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Sun to Open Cluster Code

High availability clustering technology has long been the domain of expensive, proprietary systems.

Sun Microsystems  may well be changing that; the systems vendor will open source its Open HA (High Availability) Cluster code to Sun's OpenSolaris community in stages over the next 18 months.

"The intention is to foster an open community, including the ability for non-Sun people to put code back to the open source gate," Keith White, director of Solaris software engineering, told internetnews.com. "Initially, we will closely mimic the OpenSolaris process."

Earlier this year OpenSolaris, Sun's community Solaris development effort, began to open up the project to allow for even more participation from its community of users and developers in terms of both governance and technology contributions.

According to Sun's definition of the technology, High-Availability (HA) Clusters are a class of tightly-coupled distributed systems that provide high availability of services through hardware and software monitoring and hardware redundancy.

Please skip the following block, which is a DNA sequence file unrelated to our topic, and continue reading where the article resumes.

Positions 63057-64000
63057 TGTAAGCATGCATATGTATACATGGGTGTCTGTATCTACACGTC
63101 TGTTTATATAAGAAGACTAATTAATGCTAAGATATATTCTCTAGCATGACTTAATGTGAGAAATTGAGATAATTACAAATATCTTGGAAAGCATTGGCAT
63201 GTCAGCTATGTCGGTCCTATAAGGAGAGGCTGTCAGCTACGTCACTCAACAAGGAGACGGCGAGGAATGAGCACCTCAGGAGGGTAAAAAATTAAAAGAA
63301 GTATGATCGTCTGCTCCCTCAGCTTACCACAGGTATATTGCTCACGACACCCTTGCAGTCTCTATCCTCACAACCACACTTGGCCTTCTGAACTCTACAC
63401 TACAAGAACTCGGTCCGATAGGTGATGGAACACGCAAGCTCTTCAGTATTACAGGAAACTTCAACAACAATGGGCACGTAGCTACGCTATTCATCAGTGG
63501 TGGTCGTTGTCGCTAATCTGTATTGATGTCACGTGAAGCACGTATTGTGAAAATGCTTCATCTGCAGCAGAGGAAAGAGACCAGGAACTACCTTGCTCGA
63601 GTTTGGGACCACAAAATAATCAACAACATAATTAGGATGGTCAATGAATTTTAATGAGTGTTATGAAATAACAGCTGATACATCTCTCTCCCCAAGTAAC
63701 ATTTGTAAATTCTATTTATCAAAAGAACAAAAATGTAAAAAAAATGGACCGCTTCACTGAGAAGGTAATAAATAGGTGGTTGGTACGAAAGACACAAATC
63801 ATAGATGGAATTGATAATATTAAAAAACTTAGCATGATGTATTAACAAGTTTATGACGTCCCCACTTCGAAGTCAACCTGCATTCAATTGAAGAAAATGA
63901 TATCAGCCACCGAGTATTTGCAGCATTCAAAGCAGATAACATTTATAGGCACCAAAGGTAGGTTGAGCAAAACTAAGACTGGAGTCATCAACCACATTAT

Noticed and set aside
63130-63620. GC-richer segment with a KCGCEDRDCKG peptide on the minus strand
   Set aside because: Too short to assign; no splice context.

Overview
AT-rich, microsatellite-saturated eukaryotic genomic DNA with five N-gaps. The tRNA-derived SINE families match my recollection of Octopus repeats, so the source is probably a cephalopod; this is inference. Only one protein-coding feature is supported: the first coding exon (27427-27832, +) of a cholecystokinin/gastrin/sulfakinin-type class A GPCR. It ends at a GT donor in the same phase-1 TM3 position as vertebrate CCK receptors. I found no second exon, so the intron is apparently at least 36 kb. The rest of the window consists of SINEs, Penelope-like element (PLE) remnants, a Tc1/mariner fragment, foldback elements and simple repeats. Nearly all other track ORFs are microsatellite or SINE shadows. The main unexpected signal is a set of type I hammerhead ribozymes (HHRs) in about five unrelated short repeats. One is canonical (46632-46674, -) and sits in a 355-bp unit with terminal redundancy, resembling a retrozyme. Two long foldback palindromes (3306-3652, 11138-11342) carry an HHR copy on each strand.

Sun is not open sourcing all of the technology in one swoop but is spreading out the contribution over an 18-month period that will comprise three distinct stages. The first phase includes the application agent modules that enable applications to plug into the high availability environment.

Sun will also open source the Solaris Cluster Automated Test Environment (SCATE) test framework and suite in the first phase of the process. Testing agents for Solaris Containers, the BEA Weblogic and PostgreSQL will accompany SCATE. Other agents are in the works.

"The Oracle agent code is still being worked through to make sure there are no encumbrances," White said. "Once that is done we will open the source for that agent as well."

Don't expect to be able to jump in right away with the phase one code release and visually see what's going on, at least with open source code.

"The GUI/UI will be part of the open source in phase two and three," White admitted. "The phase two will include the geographic edition [our disaster recovery solution] and phase three is the whole infrastructure and UI."

By the end of the third phase, White expects that there will be a completely open source version to run on OpenSolaris. In the meantime, Sun is providing binaries for the portions that they have not yet open sourced.

Though OpenSolaris is Sun's first official target, Sun is hoping that others in the open source community will benefit as well.

"We are looking to attract members of the community from wherever there is interest," White said. "Given this is the first commercially successful open cluster product, there is likely to be interest from those communities."